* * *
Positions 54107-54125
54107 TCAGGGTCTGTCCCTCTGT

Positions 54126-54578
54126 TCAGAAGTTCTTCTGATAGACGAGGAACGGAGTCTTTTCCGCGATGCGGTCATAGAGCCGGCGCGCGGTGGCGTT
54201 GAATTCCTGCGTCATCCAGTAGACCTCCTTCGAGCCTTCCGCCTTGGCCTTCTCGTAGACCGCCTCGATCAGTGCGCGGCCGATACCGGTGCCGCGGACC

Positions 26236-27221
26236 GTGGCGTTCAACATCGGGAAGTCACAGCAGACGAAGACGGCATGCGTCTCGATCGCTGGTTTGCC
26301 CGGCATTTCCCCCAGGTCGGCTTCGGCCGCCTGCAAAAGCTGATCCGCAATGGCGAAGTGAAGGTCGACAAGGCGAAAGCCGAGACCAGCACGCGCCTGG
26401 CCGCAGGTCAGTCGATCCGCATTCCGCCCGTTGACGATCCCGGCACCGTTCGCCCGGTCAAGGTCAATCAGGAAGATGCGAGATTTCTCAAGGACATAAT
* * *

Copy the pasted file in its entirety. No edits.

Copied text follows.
Positions 54107-54125
54107 TCAGGGTCTGTCCCTCTGT

Positions 54126-54578
54126 TCAGAAGTTCTTCTGATAGACGAGGAACGGAGTCTTTTCCGCGATGCGGTCATAGAGCCGGCGCGCGGTGGCGTT
54201 GAATTCCTGCGTCATCCAGTAGACCTCCTTCGAGCCTTCCGCCTTGGCCTTCTCGTAGACCGCCTCGATCAGTGCGCGGCCGATACCGGTGCCGCGGACC

Positions 26236-27221
26236 GTGGCGTTCAACATCGGGAAGTCACAGCAGACGAAGACGGCATGCGTCTCGATCGCTGGTTTGCC
26301 CGGCATTTCCCCCAGGTCGGCTTCGGCCGCCTGCAAAAGCTGATCCGCAATGGCGAAGTGAAGGTCGACAAGGCGAAAGCCGAGACCAGCACGCGCCTGG
26401 CCGCAGGTCAGTCGATCCGCATTCCGCCCGTTGACGATCCCGGCACCGTTCGCCCGGTCAAGGTCAATCAGGAAGATGCGAGATTTCTCAAGGACATAAT